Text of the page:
CATHOLIC REGISTER PHOTO | MICHAEL SWAN
Helen Smith and Fr. Jacques Monet display the 17th century veil Smith bought in an antique store in rural Ontario.
A dirty, little cloth rolled up in a ball of dirt off in a corner winked at Helen Smith and her daughter four years ago. It had a secret to tell – the secret of Canada's Counter-Reformation history.
For a small sum, Smith bought the embroidered cloth from a country antique store near London, Ont. She cleaned it and discovered a beautifully embroidered chalice veil with gold and silver silk threads.
She immediately knew she had stumbled upon a fragment of Canadian history.
With the help of the Jesuits, Smith has traced its origins.
Various experts had trouble placing it, but the archivist for the Ursuline Sisters in Quebec immediately knew it was theirs.
In the 1630s the Ursulines ran a workshop in Quebec where the sisters taught Mohawk girls to sew and embroider. A careful inspection of the stitch work reveals the sisters started the intricate embroidery, but a student finished it.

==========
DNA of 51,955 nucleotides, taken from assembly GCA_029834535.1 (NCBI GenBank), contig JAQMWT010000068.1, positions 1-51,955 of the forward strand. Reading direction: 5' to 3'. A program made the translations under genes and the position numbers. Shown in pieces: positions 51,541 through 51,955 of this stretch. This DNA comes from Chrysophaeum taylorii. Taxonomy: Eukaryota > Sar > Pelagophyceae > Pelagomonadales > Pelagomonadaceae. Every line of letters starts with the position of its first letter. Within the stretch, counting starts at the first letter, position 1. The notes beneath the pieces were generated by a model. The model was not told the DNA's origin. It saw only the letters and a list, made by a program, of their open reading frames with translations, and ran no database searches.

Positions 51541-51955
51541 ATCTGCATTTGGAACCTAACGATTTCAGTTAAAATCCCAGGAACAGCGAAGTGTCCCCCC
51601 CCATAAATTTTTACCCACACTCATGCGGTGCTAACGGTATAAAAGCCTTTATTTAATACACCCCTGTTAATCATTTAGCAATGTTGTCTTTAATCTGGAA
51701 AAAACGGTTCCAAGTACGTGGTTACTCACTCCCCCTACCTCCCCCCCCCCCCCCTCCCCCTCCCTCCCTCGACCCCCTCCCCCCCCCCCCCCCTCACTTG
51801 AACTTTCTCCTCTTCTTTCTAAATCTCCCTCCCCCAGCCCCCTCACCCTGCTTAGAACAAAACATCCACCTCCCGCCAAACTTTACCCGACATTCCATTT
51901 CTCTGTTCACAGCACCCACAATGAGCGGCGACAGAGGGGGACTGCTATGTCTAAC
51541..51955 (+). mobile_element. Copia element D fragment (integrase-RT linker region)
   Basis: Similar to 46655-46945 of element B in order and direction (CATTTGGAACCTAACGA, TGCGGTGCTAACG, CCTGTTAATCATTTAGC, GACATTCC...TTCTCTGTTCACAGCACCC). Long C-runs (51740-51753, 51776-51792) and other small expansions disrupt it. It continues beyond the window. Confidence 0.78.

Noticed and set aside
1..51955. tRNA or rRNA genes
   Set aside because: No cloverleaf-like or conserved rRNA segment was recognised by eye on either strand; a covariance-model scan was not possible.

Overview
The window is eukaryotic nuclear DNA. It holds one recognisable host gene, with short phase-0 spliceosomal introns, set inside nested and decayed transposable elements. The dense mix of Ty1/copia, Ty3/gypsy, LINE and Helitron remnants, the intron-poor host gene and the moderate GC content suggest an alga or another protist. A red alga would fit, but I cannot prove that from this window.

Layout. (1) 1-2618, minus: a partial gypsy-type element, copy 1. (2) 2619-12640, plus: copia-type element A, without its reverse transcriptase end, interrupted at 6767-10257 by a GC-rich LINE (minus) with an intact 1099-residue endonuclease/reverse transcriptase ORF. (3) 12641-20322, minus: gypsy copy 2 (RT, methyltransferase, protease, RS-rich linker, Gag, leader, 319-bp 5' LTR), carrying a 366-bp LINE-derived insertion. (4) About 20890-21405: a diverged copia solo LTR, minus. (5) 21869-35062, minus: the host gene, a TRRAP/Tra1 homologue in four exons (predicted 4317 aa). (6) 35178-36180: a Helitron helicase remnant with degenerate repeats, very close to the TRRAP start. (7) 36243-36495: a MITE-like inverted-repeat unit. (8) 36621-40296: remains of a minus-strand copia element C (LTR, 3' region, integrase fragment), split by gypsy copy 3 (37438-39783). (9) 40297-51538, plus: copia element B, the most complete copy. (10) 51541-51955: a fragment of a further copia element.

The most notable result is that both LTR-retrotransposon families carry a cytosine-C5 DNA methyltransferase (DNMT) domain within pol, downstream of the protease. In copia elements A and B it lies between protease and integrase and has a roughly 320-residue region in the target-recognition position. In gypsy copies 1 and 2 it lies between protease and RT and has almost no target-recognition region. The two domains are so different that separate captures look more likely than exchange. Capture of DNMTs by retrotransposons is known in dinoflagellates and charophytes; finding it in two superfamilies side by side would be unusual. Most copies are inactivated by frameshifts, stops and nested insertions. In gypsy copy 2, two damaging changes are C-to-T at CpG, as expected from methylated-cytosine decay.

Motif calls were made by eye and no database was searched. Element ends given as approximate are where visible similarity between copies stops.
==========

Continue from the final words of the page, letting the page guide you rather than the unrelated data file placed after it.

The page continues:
At that point in time, Jesuits were almost the only priests in New France and the chalice veil was certainly destined for Jesuit use in the missions.
"We need to find more of these things. They need to be brought out," said Smith.
Smith had no second thoughts about her decision to give the rare find to the Jesuits.
The chalice veil is more than pretty and old, said Jesuit historian and archivist Father Jacques Monet. It represents the work of the first nuns in the history of the Catholic Church who were sent out of their cloister to work among the people.
The sisters were, like the Jesuits, on a mission to found a society in North America based on Christian ideals.
"It's meaningful, very much, for Jesuits," Monet said of the artifact. "It's also meaningful for the whole Church."